This LITTLE Cromlech, in Kilkeel town, is one of the few in the Kingdom of Mourne to have survived from the hands of the granite stone workers over the years. Not sure as yet how & why it came to be known as The Crawtree Stone, this Smurfer is cute & worth a visit.
Access from Newcastle Street. First out of the town centre, heading of course towards Newcastle, there’s access to a lane on the left just past the mini-roundabout. Just dander up the lane & it’s on the left side in the ditch, or should I say the ditch was built to meet it on both sides....ya’ll know what I mean when ya see it.
The portal single-chambered grave, with it’s entrance pillars, measures about 1.5 x 1.5m. The rounded granite cap-stone is about 2.8m in diameter and rises to a height of 2.5m above ground level.
I've been meaning to get around to contributing for a while, considering that I was born and breed in the area (before settling in Bayern, Deutschland) & have started on the research trail. First an overview of this proud & beautiful Kingdom.
These wild steep-sided granite hills, made famous the world over in a Percey French song (..."where the Mountains of Mourne sweep down to the sea") present an unforgettable aspect. They reach to an average height of about 600m and are largely inaccessable except with a good pair of walking boots, the ring road & one road through the Deers Meadow right in the middle of it all.
Get yerself 1 map... OS of Northern Ireland „Mourne Country – Outdoor Pursuits Map, ISBN 1-873819-07-2. It's got all ya need a easy to pick up in bookshops in Kilkeel, Warrenpoint or Newcastle.
Lots of sites of interest in the area – from Antiquarian (eg. Kilfeaghan Dolmen with it's 40 ton cap-stone) through to the early Church & the Norman's ( Greencastle Castle 1260 CE ) – if ya'll feel like getting/stayin' fit it's got some of the top Hill Walks in Ireland.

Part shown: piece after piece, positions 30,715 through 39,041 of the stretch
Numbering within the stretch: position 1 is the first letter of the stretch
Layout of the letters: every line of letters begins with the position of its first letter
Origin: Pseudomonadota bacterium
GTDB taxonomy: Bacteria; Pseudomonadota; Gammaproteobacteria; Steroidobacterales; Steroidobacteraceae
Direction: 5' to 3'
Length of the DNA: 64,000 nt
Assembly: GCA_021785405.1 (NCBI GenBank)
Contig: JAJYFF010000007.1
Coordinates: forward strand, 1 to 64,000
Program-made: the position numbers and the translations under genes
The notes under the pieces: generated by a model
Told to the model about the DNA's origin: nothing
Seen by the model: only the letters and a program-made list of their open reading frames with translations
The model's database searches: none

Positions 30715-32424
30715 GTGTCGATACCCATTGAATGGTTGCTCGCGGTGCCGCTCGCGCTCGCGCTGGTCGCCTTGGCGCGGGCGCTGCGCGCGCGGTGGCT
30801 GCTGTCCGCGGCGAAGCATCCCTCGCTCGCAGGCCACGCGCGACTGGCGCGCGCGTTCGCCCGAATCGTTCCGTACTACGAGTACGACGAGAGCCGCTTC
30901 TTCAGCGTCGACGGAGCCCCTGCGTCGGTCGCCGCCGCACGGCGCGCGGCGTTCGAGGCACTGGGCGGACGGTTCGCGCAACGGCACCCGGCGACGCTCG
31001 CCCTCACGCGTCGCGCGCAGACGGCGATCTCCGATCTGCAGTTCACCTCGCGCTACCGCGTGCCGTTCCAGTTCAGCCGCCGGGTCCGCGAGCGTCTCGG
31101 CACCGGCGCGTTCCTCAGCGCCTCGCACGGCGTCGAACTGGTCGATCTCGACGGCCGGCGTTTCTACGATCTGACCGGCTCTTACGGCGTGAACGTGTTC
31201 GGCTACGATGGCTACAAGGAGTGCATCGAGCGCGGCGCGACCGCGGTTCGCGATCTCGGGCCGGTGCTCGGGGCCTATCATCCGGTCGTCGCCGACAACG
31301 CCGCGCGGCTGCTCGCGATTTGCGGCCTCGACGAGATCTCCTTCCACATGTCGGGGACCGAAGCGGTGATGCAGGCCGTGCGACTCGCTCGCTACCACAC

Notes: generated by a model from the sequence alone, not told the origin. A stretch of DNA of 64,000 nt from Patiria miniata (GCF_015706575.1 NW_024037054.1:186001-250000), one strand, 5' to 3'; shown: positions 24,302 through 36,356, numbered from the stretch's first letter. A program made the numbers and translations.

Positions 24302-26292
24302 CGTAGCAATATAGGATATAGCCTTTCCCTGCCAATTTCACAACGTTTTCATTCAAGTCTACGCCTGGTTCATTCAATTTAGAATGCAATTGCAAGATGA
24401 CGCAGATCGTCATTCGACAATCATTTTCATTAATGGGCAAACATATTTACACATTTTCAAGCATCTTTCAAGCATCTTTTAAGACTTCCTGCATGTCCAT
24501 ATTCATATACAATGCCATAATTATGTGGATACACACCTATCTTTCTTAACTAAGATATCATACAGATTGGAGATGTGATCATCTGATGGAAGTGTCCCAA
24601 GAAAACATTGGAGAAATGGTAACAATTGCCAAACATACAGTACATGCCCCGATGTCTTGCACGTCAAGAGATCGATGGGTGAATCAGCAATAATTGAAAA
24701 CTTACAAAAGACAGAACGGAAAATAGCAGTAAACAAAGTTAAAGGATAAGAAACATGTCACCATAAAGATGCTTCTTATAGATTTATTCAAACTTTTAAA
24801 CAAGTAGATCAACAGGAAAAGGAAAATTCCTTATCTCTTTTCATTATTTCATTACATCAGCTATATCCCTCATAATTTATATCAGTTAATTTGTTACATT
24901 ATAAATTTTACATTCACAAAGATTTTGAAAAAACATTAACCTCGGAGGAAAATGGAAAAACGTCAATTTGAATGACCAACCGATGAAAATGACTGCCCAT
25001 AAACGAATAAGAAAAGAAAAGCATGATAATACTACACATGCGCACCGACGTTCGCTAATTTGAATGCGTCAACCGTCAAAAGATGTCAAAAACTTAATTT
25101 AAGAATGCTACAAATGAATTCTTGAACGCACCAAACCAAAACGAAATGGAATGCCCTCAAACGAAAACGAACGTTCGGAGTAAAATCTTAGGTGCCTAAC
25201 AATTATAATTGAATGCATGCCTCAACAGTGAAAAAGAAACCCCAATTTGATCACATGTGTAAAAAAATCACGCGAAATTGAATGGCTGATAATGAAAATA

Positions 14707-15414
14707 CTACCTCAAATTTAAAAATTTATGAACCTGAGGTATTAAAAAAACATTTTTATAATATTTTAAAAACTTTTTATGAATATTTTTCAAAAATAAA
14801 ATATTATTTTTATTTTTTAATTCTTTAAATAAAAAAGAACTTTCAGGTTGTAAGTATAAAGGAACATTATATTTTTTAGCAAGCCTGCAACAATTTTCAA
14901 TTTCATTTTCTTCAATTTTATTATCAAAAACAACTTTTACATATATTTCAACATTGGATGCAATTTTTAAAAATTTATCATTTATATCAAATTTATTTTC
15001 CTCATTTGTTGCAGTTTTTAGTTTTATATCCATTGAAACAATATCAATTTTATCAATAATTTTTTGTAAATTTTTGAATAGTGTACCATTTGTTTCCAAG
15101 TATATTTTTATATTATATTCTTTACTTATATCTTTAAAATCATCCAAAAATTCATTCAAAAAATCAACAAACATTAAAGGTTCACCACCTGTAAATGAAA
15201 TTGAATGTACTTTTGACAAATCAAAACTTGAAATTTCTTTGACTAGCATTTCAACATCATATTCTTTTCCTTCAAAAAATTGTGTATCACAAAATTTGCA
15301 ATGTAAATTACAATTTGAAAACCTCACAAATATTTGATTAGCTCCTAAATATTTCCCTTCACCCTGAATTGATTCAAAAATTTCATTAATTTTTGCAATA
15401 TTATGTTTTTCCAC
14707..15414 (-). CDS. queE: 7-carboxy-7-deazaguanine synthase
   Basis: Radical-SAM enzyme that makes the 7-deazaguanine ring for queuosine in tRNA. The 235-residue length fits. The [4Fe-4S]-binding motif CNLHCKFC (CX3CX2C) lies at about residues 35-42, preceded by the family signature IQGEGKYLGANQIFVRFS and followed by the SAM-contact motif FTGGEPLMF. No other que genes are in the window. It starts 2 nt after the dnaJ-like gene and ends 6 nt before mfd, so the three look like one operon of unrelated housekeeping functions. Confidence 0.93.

So if ya want to explore the Mourne area, i'd recommend that you stay in Carlingford Town, which is just over the County Louth, a day is needed for this place alone. Amazing seafood ....plus 2 castles, Royal Mint, most of the ancient town walls, 2 ancient Churches, lots of character & to top it off the best view of the Mournes....EVER!
Rostrover village is another good option, very charming & bloody great pubs. But don't stay in Newcastle, it's the main tourist centre & very tacky, however the beach & Murlough National Nature Reserve do deserve a visit.
The highest mountain in the Mournes & Ulster is Slieve Donard ( 852 m) – safe & easy climb & on a good day you'll get a view of what looks like the whole of Ireland, West Scotland, Wales, Cumbria, etc.
At one time the mountains were a remote and ungovernable area inhabited by smugglers, now it's just windsweep & very rugged farmers who you won't understand as the old Mourne spek ( as we call it ) is absolutly crazy. Theirs hundreds & thousands of miles of ancient tracks going in all directions through open moorland and upland pastures, which make excellent walking country. The upper sections of the Mounrne Mountains are all characterised by wee fields with dry-stone walls – a custom which remains very strong to this day. Check out the Mourne Wall, it's the largest, 35km long and 2m high, which encloses the water catchment of Silent Valley.